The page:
Resources
|
Research Highlights

Research Highlights
Experts are Advancing the Reduction of Oklahoma’s Feral Swine Population

Feral swine have rooted through this peanut field in Oklahoma to eat the recently sown seeds. Most crops are vulnerable to this type of destruction. Photo: Scott Alls.

A problem is growing across much of the southern United States that affects agriculture and the environment — and it has four legs and oinks.  Feral swine can be just as detrimental to farm fields as herbicide-resistant weeds and possibly harder to control.

Federal and state programs have been initiated to eradicate these cunning creatures, saving the destruction of crop fields, forest areas, pastureland and water bodies.

“It’s a huge issue in Oklahoma in all aspects of agriculture,” said Scott Alls, Director of Wildlife Services for the Oklahoma Department of Agriculture, Food and Forestry. “The pigs are virtually statewide; the panhandle is about the only place we don’t have them.”

The wild pigs can wreak havoc several ways on agriculture fields.  They root in the soil tearing up crops, also they follow crop rows to eat recently planted seeds. When soybean plants mature, they will feed on the bean pods, Alls said. It seems no crop is immune to their destruction.

“They are in hay, pasture, corn, sorghum, wheat, and even in cotton — the whole nine yards,” said Alls.

The damage that feral swine can do is evidenced in this Oklahoma pastureland. The pigs have rooted through the grass, tearing up acres as they forage. Photo: Scott Alls

He estimates the damage feral swine cause is in the hundreds of millions of dollars in Oklahoma alone. Their destructiveness is hard on the equipment used to repair the crop fields in order to plant again.

Alls and his team are working to reduce feral swine numbers in the state — which is estimated to be approximately one million — locating herds using thermal imaging also capturing them in corral traps. The Oklahoma Soybean Board supports this effort through a grant and Alls has purchased some of the equipment with this checkoff money. The equipment is expensive but has several benefits, he said.

“We have cameras set up at the traps, which will send us pictures or live-feed video and we can actually spring the trap through communication with the camera,” said Alls.  “Since we started implementing these traps and camera systems, our catch numbers have nearly doubled. Also, we don’t need to visit the traps every day, which saves us a lot of wear and tear and gas.”

The 2018 federal Farm Bill included funding for the Feral Swine Eradication and Control pilot program, covering 20 projects across 10 states. In Oklahoma, there are two of these pilot projects, one on the Kansas border and the other along the Texas border. Alls said Texas has the same project on their side of the river. The goal is to reduce feral swine numbers and to teach farmers and landowners why and how to reduce populations using various capture techniques.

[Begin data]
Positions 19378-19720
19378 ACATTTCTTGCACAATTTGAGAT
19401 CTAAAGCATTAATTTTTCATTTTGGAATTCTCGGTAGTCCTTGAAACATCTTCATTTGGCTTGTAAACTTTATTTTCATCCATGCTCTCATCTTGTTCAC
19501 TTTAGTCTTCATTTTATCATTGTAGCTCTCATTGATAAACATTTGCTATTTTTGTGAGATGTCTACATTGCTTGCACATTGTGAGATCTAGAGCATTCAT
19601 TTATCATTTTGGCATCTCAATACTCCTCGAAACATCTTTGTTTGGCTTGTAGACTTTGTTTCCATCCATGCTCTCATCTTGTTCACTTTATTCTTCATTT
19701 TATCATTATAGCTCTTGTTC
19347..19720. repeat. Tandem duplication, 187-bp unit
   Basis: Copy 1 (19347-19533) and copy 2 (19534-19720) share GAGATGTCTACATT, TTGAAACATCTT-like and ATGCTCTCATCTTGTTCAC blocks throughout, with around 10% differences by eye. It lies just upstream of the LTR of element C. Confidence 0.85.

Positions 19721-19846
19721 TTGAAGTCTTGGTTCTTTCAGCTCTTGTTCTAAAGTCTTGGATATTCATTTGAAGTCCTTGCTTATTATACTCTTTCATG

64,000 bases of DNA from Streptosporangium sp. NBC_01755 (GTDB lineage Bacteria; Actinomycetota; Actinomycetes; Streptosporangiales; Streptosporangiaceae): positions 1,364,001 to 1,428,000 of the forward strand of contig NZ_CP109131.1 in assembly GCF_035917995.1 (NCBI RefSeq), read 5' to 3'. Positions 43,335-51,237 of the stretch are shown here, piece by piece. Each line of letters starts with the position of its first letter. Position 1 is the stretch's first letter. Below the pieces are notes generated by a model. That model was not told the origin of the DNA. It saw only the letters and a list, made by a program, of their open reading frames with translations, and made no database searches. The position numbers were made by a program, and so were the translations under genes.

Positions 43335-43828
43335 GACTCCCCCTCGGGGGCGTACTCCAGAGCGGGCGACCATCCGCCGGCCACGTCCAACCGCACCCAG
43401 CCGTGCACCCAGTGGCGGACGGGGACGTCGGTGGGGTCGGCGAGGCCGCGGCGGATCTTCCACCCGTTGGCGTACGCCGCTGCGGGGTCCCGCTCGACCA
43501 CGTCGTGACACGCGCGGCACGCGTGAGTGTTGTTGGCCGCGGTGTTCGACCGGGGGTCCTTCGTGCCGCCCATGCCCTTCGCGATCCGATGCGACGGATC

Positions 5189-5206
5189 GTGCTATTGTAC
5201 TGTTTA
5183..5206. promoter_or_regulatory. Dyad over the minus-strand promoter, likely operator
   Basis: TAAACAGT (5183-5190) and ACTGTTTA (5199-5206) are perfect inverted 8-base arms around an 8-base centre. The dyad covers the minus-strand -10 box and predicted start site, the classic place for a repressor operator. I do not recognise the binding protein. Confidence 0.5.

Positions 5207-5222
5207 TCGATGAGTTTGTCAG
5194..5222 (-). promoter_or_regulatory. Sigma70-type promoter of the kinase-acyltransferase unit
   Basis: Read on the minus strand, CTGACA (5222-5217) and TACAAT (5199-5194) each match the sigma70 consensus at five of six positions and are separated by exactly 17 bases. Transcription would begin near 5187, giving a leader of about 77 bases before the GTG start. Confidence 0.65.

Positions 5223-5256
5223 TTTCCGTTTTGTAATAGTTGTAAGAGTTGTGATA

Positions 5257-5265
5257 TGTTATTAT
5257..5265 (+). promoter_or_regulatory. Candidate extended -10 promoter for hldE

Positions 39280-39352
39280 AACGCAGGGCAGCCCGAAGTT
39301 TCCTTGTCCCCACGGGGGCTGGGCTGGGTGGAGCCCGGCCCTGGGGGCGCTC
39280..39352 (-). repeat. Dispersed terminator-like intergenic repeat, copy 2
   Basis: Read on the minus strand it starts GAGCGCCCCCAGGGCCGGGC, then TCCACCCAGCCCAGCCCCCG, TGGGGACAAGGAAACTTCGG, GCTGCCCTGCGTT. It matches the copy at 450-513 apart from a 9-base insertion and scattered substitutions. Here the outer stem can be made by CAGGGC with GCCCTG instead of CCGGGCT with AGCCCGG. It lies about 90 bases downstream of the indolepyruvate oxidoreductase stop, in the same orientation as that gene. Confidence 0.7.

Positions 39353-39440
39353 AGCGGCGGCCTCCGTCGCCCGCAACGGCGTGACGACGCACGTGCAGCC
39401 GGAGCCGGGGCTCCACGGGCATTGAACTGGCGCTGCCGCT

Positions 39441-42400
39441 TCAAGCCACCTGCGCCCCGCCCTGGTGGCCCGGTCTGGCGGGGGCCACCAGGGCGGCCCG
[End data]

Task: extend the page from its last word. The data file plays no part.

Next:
Feral swine have been increasing in population dramatically over the last 25 years for several reasons including moving them to create more hunting opportunities as well as the pigs’ natural reproductive success, said Alls.

The feral pigs are impacting both the crop grower and the livestock producer. In addition to decimating a cash crop, they are carriers of disease. Feral pigs can transmit swine brucellosis to domestic herds and carry pseudorabies to both hogs and cattle.

Additionally, these pigs are creating environmental problems, competing with other wild animals for food and contaminating water supplies.

“The average feral pig eats 3 to 5 percent of its body weight per day; if there are 15 pigs that average 100 pounds, that’s 75 pounds of food per day they take off the landscape,” Alls said. “And in areas with larger pig populations, their fecal contaminants increase the amount of E. coli in the water system.”

Alls and his team also help neighboring states, as feral pigs don’t heed these boundaries.

“We have four aircraft that we use for feral swine,” Alls said. “We have a dedicated regional helicopter, and our crew travels periodically to Arkansas, Missouri, Kansas and Texas.” Getting control of feral swine numbers seems daunting, but Alls and his team are doing what they can with the resources they have to help Oklahoma farmers save their crops. With organizations including the Oklahoma Soybean Board and the USDA supporting the effort, they are making strides to reduce the feral swine population in the state and the region.

To find research related to this Research Highlight, please visit the National Soybean Checkoff Research Database.